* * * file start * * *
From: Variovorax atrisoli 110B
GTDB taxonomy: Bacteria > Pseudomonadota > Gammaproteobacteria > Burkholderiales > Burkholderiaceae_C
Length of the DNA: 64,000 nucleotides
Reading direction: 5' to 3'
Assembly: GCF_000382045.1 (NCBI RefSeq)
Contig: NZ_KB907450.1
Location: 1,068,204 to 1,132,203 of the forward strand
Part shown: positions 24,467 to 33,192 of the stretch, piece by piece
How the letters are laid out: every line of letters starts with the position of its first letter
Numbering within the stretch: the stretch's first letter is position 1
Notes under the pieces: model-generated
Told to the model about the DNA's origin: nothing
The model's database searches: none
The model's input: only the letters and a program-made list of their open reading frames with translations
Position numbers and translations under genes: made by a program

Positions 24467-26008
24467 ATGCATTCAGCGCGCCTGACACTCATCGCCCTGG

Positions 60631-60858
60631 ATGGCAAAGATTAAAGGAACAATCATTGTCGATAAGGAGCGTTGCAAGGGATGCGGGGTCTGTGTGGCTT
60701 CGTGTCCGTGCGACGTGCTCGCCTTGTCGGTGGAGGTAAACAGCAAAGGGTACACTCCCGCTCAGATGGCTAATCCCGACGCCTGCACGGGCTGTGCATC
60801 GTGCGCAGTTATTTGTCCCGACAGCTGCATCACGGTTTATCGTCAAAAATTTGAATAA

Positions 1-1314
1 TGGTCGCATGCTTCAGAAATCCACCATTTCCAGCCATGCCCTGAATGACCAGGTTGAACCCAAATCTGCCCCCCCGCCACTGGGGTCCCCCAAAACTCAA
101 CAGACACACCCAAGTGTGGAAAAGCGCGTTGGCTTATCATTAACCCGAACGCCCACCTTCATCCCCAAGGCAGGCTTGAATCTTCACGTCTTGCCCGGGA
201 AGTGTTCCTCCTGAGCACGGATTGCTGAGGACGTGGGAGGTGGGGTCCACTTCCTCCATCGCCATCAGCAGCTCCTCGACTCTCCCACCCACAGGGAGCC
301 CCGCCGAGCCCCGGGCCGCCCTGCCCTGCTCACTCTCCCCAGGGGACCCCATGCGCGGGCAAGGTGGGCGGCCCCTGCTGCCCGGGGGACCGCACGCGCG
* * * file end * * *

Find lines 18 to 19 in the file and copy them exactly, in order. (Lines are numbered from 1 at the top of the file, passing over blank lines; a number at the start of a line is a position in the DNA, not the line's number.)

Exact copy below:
Positions 60631-60858
60631 ATGGCAAAGATTAAAGGAACAATCATTGTCGATAAGGAGCGTTGCAAGGGATGCGGGGTCTGTGTGGCTT